3 reasons to regularly evaluate your beliefs

Warren Mundine has had a storied political career, marked by his pursuit to empower Indigenous Australians and his choice to switch parties after the last election. He now serves as Chairman of the Australian Governments Indigenous Advisory Council for Prime Minister Tony Abbott, leaving the Labor party and his long tenure with them behind. Mundine insists the controversial move came about after he took time to evaluate his goals and beliefs and which political party would be best served to help him lift Indigenous Australians out of poverty.

Politics aside, the idea of taking stock of your beliefs and what this means in regards to the way we operate on a week to week or year to basis is hugely important. I had to ask myself, when was the last time I really thought about this and made a conscious decision to change tact where I thought it was necessary? Subconsciously I have of course made changes, but the power of conscious choice is not to be ignored. Here are 3 reasons why I think you should regularly evaluate your beliefs.

1. Momentum. It is easy to get stuck in a rut or keep doing the same thing you have always done. The trouble with that is you may be leading yourself down a path you’re no longer that excited about. Sometimes just stopping and asking yourself whether you really still believe the idea, job, friendship or plan is a good idea is enough to give you confidence that is it, or to set you on a new and improved path.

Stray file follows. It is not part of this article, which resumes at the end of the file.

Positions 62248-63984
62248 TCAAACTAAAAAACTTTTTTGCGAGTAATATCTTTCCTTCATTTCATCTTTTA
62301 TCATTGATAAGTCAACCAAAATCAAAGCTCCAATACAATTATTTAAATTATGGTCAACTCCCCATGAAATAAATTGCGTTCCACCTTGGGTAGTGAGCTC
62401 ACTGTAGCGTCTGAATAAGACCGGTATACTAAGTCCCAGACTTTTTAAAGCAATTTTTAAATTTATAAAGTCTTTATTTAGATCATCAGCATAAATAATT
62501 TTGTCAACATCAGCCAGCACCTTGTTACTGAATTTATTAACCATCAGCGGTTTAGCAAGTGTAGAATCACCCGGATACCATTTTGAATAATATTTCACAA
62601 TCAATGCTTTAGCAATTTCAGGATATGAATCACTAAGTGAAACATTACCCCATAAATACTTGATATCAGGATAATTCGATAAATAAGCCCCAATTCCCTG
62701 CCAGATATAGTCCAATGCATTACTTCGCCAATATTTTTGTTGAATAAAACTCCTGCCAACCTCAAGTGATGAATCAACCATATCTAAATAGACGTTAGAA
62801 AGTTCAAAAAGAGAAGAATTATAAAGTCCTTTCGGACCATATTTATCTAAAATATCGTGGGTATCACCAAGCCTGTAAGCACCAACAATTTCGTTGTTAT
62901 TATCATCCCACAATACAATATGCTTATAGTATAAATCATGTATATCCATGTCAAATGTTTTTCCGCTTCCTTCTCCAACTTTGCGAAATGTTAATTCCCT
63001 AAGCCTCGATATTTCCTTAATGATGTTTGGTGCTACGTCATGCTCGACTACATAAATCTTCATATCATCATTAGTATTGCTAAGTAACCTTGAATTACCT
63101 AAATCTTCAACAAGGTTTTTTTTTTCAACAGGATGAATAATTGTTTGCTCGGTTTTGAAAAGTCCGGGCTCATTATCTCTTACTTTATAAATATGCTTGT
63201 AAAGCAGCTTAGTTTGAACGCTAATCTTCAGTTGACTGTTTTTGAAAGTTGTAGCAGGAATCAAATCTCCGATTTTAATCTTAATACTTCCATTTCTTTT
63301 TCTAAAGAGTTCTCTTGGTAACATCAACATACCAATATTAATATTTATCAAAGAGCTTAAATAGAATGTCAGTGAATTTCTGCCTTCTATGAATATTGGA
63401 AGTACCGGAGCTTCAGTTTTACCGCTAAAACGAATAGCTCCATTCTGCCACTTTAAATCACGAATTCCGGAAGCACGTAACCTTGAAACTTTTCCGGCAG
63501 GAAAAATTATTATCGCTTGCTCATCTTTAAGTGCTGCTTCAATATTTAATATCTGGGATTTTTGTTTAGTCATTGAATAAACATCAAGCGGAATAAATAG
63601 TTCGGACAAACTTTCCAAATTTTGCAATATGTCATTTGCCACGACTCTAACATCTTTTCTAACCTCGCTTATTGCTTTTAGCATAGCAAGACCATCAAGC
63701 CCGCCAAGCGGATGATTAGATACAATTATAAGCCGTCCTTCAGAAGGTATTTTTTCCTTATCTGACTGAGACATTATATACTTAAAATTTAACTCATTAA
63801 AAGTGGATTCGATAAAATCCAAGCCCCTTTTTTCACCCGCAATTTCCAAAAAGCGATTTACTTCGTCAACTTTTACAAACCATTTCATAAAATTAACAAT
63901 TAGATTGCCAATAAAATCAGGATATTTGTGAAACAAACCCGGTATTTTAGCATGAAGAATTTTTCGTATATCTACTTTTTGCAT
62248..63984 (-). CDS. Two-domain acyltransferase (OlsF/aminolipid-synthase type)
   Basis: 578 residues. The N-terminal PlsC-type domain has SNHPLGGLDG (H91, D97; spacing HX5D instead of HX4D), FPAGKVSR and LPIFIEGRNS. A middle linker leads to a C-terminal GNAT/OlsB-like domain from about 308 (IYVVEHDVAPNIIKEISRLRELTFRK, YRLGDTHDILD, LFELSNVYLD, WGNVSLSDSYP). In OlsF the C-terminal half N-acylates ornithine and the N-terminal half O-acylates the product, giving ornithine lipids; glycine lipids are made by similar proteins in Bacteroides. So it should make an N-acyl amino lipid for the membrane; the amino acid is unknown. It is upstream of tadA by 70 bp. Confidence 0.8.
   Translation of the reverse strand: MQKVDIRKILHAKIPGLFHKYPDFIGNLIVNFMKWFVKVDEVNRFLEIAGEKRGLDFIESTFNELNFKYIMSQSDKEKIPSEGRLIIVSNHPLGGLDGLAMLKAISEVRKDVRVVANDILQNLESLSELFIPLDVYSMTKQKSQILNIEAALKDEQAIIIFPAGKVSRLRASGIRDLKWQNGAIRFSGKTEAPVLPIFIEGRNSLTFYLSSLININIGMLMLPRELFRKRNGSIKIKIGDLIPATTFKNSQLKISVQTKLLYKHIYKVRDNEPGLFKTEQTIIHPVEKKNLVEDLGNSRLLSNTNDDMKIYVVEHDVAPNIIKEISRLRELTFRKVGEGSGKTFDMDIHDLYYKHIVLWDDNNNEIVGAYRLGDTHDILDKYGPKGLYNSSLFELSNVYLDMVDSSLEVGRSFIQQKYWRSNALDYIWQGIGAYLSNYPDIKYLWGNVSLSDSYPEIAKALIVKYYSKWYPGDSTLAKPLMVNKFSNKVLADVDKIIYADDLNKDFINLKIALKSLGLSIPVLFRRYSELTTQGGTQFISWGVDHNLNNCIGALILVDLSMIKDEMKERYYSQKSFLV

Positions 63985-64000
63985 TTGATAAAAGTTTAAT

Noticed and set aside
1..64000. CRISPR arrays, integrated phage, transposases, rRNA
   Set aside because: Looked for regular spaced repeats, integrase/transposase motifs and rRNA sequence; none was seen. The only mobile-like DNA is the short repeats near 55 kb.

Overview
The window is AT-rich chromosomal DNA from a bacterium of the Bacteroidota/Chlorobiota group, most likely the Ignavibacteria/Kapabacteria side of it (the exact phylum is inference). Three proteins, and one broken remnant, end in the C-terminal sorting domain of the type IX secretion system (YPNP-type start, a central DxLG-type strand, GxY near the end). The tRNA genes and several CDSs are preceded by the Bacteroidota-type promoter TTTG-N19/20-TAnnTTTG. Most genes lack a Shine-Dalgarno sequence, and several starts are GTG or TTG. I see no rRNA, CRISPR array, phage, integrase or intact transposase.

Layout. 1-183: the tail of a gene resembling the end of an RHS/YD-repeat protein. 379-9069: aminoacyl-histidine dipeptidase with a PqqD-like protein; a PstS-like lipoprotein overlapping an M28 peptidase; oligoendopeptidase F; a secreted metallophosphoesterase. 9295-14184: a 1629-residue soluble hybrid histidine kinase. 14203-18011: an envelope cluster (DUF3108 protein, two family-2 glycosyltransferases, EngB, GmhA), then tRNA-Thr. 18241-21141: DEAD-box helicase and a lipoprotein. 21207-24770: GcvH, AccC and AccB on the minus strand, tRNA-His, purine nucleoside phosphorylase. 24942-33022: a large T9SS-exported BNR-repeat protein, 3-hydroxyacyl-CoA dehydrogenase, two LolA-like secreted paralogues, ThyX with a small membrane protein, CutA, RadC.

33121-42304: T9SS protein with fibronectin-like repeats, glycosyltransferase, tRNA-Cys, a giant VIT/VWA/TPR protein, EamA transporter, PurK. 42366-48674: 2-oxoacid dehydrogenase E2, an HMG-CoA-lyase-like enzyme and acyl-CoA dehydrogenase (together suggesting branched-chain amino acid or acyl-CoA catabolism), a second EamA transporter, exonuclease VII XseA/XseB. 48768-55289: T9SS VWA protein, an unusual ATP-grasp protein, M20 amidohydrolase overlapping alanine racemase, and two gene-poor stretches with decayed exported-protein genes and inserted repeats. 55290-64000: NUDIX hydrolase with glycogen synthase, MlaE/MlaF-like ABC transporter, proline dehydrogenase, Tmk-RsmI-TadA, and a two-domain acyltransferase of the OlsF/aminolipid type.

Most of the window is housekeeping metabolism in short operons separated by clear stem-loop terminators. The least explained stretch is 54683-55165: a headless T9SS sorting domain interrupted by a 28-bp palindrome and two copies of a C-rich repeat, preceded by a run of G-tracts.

2. Times change – rapidly. It is no secret that things change, but they seem to be changing at warp speed. With the advent of social media and the ensuing effects of instant gratification, you can sometimes get sucked into a set of beliefs or ideas that are not your own. It may also be that time has literally changed things for you. As you get older, and wiser, the things you are willing to believe or put up with change and it requires you to consciously acknowledge this and alter your own behaviours to match your new intentions.

3. Crush limiting beliefs. When you take a step back and look at the pillars of your belief system and what you want to achieve you will likely identify some limiting beliefs – those internal thoughts or ideas that insist you don’t have what it takes to achieve your goals or plans. It is important to understand why you might feel this way and evaluate how you can change it. Sometimes the greatest limitations to achieving success are our own mindsets.

What do you think – do enough of our political leaders evaluate the agenda they are pushing?

Join the conversation with me on Twitter @ceovanessa

Watch Warren Mundine’s interview on The Bottom Line